I’m an Indian woman in her mid-forties, single, childless, jobless, who dresses like an uncool teenager, wraps presents in newspaper, drinks, smokes, occasionally pops into a bar or a movie theatre alone, drives around in the middle of the night, has no ambition, dances tango, has taken to the guitar, is a commitment-phobe and an atheist, and says no a lot. For many people, if there’s a box that this fits into, it’s got a big “Handle with care” sign painted on it. People do.
At a nearby petrol station, there’s a mechanic who’s been topping up my car and checking my tyre pressure since I was twenty-six years old. The first time I ever took my car in for servicing, I jumped down into the filthy pit after him to look up the skirt of my car. To this day, when I pull into the station, this mechanic asks, “You’re here on holiday?” It’s no use telling him, for the ten-thousandth time, that I live in Delhi, right around the corner: he decided, eighteen years ago, that I either am not Indian or live abroad. He believes this with unshakable resolve.
India is a famously complicated place. For women, it’s doubly complicated—we live with staggering mainstream sexism and both casual and egregious violence at every level of the power pyramid. You can choose not to conform, but only if you’re willing to negotiate the crass misogyny and judgement that will come your way, and to risk your physical safety. Driving at night, you might be followed by a car filled with men who try to run you off the road. Walking down the street, you might find people staring and breaking into song, or groping you. People will try to make you aware of your shameful oddness in thousands of little ways.
India’s goddesses are fearsome, beautiful, bare-breasted power-houses who make and break universes. They hold weapons in their many hands, and represent power. India’s flesh-and-blood women have vaginas, which make them the very fountainhead of shame. This country worships phalluses, but women are raised to believe in their own shamefulness, and taught that female modesty protects the whole world’s honour. There are degrees, of course—perhaps you’re a rural woman who allowed an unrelated man to see her face uncovered, or you’re a city slicker showing too much cleavage—but shame is the monkey on your back, and when it shows up, it imperils your whole family’s reputation. It’s been a long historical fall from the erotic celebration of Khajuraho to the prudery of today.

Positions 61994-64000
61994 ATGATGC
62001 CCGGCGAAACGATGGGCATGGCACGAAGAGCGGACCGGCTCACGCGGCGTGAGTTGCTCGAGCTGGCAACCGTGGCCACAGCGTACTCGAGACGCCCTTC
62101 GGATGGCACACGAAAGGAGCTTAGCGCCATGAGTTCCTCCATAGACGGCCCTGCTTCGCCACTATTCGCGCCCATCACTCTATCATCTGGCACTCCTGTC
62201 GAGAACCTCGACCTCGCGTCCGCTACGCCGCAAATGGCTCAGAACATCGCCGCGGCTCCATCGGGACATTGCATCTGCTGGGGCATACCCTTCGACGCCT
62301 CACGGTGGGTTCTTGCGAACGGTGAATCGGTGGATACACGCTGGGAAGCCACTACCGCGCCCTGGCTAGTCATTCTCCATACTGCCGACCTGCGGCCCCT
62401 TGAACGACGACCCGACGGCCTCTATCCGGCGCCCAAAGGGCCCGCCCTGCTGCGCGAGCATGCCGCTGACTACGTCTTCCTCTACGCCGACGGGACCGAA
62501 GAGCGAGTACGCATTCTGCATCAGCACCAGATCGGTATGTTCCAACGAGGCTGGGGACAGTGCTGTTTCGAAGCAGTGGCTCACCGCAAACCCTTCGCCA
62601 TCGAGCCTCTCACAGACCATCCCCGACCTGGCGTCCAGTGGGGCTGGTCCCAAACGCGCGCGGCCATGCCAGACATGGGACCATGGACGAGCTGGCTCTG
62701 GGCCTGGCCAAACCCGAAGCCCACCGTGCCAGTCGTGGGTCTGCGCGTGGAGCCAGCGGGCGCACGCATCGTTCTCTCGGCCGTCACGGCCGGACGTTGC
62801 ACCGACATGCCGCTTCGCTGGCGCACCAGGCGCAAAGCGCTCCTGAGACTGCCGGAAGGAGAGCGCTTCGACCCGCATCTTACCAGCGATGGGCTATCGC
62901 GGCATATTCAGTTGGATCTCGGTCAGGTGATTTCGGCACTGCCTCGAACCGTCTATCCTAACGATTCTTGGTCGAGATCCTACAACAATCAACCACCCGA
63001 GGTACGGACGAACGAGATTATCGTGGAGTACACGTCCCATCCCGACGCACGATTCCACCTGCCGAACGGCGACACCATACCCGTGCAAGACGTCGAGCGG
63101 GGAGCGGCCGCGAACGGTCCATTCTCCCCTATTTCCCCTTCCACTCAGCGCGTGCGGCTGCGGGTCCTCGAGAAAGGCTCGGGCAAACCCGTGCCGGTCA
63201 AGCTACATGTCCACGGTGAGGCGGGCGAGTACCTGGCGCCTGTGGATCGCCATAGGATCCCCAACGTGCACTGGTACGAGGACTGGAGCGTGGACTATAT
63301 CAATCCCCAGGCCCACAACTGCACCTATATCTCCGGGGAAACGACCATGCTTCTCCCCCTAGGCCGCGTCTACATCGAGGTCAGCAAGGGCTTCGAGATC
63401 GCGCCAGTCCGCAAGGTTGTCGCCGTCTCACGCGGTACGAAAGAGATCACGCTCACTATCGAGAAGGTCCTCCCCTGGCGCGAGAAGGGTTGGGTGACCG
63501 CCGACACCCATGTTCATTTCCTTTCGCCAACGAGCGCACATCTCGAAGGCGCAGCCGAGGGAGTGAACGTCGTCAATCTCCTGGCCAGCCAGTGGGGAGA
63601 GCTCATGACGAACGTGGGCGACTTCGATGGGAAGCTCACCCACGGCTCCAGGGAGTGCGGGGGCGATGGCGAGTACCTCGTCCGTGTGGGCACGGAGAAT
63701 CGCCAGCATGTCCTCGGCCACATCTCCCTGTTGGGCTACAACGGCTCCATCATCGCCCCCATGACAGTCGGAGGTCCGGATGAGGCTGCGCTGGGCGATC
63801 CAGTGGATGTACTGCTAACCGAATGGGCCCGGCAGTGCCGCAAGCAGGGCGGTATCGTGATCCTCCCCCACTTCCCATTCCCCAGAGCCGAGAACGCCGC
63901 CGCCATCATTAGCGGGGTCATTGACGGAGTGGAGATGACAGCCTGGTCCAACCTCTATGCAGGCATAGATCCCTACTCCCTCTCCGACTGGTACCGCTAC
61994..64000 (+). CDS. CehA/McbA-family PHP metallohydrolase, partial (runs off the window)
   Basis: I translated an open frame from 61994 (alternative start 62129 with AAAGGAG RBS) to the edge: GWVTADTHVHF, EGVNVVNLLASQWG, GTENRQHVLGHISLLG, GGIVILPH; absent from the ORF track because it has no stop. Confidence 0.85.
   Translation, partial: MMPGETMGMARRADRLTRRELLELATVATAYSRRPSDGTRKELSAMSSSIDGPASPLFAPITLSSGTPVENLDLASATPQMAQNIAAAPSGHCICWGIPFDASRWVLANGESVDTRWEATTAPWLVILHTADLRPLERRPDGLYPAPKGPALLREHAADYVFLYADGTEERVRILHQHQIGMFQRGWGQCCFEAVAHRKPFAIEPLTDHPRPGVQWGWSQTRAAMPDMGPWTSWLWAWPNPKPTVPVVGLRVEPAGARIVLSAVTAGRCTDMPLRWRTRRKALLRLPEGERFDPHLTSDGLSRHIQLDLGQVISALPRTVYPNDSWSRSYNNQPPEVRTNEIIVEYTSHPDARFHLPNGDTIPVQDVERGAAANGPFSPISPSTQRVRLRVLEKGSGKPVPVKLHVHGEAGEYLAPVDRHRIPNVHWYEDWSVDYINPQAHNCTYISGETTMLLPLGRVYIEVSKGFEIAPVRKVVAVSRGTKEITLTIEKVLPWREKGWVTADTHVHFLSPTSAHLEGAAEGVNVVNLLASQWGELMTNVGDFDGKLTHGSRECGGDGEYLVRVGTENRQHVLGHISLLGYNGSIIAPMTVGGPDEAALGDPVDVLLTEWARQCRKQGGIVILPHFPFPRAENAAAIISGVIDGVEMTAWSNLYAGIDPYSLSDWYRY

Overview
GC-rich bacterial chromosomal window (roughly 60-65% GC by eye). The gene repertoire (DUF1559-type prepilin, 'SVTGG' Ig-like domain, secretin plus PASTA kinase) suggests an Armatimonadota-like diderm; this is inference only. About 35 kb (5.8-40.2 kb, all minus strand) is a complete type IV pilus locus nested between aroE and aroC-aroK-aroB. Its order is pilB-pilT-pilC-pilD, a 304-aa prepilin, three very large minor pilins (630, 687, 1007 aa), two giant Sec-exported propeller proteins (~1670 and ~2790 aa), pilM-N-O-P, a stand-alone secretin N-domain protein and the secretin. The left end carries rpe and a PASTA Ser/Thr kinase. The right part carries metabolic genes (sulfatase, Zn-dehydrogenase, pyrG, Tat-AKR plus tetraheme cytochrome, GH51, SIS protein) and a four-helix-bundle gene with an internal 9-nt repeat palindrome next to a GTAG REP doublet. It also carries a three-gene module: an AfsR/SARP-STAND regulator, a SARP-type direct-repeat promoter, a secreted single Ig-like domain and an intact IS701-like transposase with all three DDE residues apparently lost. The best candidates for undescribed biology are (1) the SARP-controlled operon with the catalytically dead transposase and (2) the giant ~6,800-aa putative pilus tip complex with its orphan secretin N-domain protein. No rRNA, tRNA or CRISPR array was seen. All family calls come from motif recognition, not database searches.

I appear not to have come preloaded with shame. My parents had more of it; they were raised in boarding schools by Irish nuns and Jesuit priests, but they were also great readers, well educated and forward thinking. They didn’t make a big deal of shame while we lived outside of India. I did ten formative years of growing up in Switzerland and Indonesia, blissfully unaware of the shit-storm that a bare leg or a public kiss could elicit. When we were home on vacation I had spectacular fights with my parents over things like wearing shorts or going out for a late coffee with a man I had only just met, but they argued for my safety, not against shame. I wore shorts anyway, and I went out for coffee anyway.
There was just one time in my teenage years that I confronted their socialisation—my father walked in on my boyfriend and me necking, and exploded: “This is not a flophouse!”
I remember being not ashamed of myself but shocked that he was calling me a hooker by implication. I yelled at him about it later and got a remorseful apology. I never heard anything like that from him again, whatever his opinions may have been.
I moved back to Delhi after college, living alone in my parents’ house while they were abroad. I chose to not choose shame, or the crappy words that come with it—loose, bold, fast, immodest, forward, slut, whore. A neighbour once leaned out of his window, wearing a singlet, and called across to the balcony where I was having a late-night smoke with a male friend: “You shouldn’t do all these wrong things.”